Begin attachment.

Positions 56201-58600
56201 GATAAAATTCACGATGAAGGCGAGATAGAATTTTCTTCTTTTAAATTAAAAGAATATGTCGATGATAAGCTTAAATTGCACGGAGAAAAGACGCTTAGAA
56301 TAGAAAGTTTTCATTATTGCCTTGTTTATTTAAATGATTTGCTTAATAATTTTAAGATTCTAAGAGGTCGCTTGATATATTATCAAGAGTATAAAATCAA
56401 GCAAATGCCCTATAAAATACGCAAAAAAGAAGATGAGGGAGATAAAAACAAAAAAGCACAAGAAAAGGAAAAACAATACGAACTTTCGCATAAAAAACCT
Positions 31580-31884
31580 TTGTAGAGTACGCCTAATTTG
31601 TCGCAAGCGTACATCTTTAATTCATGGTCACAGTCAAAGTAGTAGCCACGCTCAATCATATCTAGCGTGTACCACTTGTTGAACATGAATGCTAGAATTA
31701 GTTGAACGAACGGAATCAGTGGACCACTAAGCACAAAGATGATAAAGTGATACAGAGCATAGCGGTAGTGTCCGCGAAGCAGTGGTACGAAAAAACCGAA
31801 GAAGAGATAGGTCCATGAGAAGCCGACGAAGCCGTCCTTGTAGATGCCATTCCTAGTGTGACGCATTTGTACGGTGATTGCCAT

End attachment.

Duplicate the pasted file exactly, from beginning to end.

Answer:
Positions 56201-58600
56201 GATAAAATTCACGATGAAGGCGAGATAGAATTTTCTTCTTTTAAATTAAAAGAATATGTCGATGATAAGCTTAAATTGCACGGAGAAAAGACGCTTAGAA
56301 TAGAAAGTTTTCATTATTGCCTTGTTTATTTAAATGATTTGCTTAATAATTTTAAGATTCTAAGAGGTCGCTTGATATATTATCAAGAGTATAAAATCAA
56401 GCAAATGCCCTATAAAATACGCAAAAAAGAAGATGAGGGAGATAAAAACAAAAAAGCACAAGAAAAGGAAAAACAATACGAACTTTCGCATAAAAAACCT
Positions 31580-31884
31580 TTGTAGAGTACGCCTAATTTG
31601 TCGCAAGCGTACATCTTTAATTCATGGTCACAGTCAAAGTAGTAGCCACGCTCAATCATATCTAGCGTGTACCACTTGTTGAACATGAATGCTAGAATTA
31701 GTTGAACGAACGGAATCAGTGGACCACTAAGCACAAAGATGATAAAGTGATACAGAGCATAGCGGTAGTGTCCGCGAAGCAGTGGTACGAAAAAACCGAA
31801 GAAGAGATAGGTCCATGAGAAGCCGACGAAGCCGTCCTTGTAGATGCCATTCCTAGTGTGACGCATTTGTACGGTGATTGCCAT